As a first-generation college student, EJ Carrion knows the difficulties of navigating the school system and college application process. Those experiences led him to create a company that individualizes school counseling in an effort to fight inequity in schools, and he’s doing it from Fort Worth.
His company, Student Success Agency, pairs students across the nation with agents who serve as mentors and counselors for the student online. The company partners with 500 schools across 18 states. The schools pay $100 per student per year for the services for schoolwide programs.
Growing up, Carrion was in a single-parent household and moved a lot. He said he was “such an average kid” who did not graduate in the top 25% of his class.
“I didn’t take an (Advanced Placement), (International Baccalaureate), dual credit class, I didn’t do any of that,” Carrion said. “But I had an amazing mom whose goal was to get a kid to college, and I was the oldest.”
To help achieve this goal, Carrion applied for around 30 different scholarships – and ended up landing a full-ride with The Gates Scholarship.
“I understand what it feels like to be average, but feel like you have this 7-foot energy about you, and you felt greatness,” he said. “Being a Latinx entrepreneur, Afro-Latino entrepreneur, first-generation entrepreneur…I pay other people’s jobs and bills. Nobody gives me money to do this…Those are all things that I’m proud about. I just think my purpose in life is to do something like this — bring up equity. And just build technologies and innovations that really break down the system.”
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That energy is what launched Student Success Agency to help students like Carrion.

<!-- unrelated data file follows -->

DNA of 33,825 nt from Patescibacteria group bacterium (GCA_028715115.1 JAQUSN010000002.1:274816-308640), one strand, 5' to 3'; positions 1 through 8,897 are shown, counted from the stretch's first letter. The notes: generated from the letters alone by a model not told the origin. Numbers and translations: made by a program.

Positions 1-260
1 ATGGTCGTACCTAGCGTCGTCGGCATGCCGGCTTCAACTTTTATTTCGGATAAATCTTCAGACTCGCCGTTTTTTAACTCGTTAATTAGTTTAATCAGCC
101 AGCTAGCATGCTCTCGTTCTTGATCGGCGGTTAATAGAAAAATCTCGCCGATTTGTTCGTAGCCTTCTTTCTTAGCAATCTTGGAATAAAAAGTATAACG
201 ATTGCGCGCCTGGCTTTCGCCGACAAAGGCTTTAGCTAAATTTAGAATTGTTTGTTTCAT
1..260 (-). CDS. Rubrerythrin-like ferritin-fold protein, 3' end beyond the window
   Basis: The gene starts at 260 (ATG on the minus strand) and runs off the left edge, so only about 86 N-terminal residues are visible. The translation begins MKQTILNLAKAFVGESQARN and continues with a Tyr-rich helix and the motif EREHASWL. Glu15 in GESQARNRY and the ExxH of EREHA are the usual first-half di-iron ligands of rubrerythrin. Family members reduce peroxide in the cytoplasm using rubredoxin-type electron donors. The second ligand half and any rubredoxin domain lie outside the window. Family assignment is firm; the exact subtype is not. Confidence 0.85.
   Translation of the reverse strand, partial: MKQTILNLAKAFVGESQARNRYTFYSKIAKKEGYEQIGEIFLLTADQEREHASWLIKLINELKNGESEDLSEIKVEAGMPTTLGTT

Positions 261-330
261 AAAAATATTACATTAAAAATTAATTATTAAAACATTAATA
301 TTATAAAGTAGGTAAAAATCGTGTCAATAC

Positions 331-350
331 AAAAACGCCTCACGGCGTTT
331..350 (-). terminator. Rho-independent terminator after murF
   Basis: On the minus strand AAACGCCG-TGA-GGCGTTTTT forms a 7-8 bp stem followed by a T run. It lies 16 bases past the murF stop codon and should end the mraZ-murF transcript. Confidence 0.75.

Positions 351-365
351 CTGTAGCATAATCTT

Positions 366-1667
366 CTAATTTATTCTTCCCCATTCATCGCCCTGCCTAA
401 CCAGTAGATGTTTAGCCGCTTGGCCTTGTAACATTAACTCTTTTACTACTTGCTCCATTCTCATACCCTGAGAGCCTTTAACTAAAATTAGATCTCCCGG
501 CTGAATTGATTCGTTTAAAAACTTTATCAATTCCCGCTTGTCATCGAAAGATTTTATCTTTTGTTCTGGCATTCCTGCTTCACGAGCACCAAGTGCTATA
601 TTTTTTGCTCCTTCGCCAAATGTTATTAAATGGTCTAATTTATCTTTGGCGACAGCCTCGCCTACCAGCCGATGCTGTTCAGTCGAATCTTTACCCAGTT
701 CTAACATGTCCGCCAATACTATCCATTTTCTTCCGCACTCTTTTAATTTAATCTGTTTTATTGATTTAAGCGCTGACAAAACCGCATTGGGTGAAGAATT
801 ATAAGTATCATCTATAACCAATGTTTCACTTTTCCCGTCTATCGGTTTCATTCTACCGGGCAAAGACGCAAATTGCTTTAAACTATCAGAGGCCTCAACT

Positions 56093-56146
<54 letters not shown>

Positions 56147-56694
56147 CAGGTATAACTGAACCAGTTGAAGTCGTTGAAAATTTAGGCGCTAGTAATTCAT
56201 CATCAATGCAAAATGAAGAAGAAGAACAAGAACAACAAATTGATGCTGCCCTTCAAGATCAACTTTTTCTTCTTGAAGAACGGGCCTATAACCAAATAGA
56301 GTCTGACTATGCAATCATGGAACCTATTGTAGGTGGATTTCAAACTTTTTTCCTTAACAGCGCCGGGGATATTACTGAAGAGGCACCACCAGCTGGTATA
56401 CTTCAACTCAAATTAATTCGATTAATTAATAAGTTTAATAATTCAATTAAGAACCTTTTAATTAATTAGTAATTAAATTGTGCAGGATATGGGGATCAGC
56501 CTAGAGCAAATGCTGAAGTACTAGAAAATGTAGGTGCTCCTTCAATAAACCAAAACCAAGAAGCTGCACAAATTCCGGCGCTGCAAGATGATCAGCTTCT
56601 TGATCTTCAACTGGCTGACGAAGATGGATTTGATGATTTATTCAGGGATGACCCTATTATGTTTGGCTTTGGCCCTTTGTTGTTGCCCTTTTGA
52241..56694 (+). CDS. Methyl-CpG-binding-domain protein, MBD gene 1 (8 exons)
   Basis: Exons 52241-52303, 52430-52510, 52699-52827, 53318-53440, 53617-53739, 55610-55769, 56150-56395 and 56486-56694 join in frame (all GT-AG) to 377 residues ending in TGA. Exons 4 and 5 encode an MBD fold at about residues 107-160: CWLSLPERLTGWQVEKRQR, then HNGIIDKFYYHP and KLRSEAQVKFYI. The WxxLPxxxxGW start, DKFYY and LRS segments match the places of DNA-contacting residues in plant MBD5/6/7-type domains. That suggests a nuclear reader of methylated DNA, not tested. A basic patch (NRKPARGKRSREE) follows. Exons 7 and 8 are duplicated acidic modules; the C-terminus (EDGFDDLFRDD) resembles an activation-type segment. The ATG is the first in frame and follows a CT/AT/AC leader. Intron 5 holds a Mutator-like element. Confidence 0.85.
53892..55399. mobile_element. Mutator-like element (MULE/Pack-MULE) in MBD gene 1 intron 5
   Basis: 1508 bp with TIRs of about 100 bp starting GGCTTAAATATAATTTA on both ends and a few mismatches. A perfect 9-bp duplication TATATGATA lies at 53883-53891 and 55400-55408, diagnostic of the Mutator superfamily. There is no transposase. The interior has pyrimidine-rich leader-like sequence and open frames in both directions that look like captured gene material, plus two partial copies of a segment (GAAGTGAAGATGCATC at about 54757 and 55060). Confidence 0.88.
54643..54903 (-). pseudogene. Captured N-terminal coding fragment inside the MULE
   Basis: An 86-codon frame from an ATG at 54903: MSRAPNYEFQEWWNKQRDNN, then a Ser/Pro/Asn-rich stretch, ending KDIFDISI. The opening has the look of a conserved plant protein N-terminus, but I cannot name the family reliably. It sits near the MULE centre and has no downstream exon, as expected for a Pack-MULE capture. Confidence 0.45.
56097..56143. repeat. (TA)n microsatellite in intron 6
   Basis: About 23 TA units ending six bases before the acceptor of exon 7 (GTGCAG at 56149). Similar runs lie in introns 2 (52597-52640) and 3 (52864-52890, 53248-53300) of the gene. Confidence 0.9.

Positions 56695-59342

Student Success Agency is used by about 350 students in Fort Worth ISD as part of a pilot program funded by the Tarrant To & Through Partnership. Since T3 is funding the program by student instead of across the school or grade, it is $300 per student. Carrion said it costs T3 about $105,000 to fund the program in Fort Worth ISD.
“We work with school districts to provide kids additional support, because the challenge in America is that we are currently providing all of our support services only during the day when kids are in class,” Carrion, 32, said. “We spend millions of dollars in school districts to offer kids these amazing services, and then you create a traffic jam.”
Providing services outside of regular school hours allows students who can’t stay after school or come in early access those services, he said. The flexibility allows students who probably need these tools the most to access them.
To ensure safety, Carrion said, all the agents go through criminal background checks, are safety certified, and only about 10% of applicants are accepted. The technology also works similar to Uber or AirBnB in that the students do not talk to agents on their personal numbers but through the agency’s platform.
The agency’s technology allows the company to track conversations, Carrion said. It even alerts employees if words like “depression” or “suicide” are used so the agent can help de-escalate the issue or contact the school.
“We call ourselves an agency that represents students instead of celebrities and athletes,” Carrion said. “LeBron James has an agent, Drake has an agent. Why can’t every teenager have their own agent as well?”
The program helps students feel empowered, he said. It’s cooler for a kid to say, “I talked to my agent” instead of “I have to meet with the counselor.”
Richard Owens, 36, connects Fort Worth ISD students who participate in Tarrant To & Through Partnership with their agents as the director of postsecondary pathways.
Part of T3 Partnership’s programming is giving students a path to mentorship, which Owens said is where Student Success Agency comes in.
“The fact that the platform is completely and totally virtual makes it consistent and accessible for students,” Owens said. “The pandemic hit and at T3, we were like, we’ve made this commitment to students around mentorship, and we have no clue how we are going to do that. We found out about SSA and their success in the way that they approach virtual mentorship, and I think it was just a really good match and a really good way to kind of get up off the ground and running.”
The agents view themselves as advocates for students, Owens said. Even if the agents cannot directly help with something, they can find other resources to help their mentee with.
The students are matched with mentors with similar interests who can help them achieve their goals. For example, Carrion said, a student in Utah was interested in magic. He was paired with a mentor who is in a master’s program for business. From there, the mentor helped the student connect with a magician in Chicago, and he went on to do an internship with a magician in China.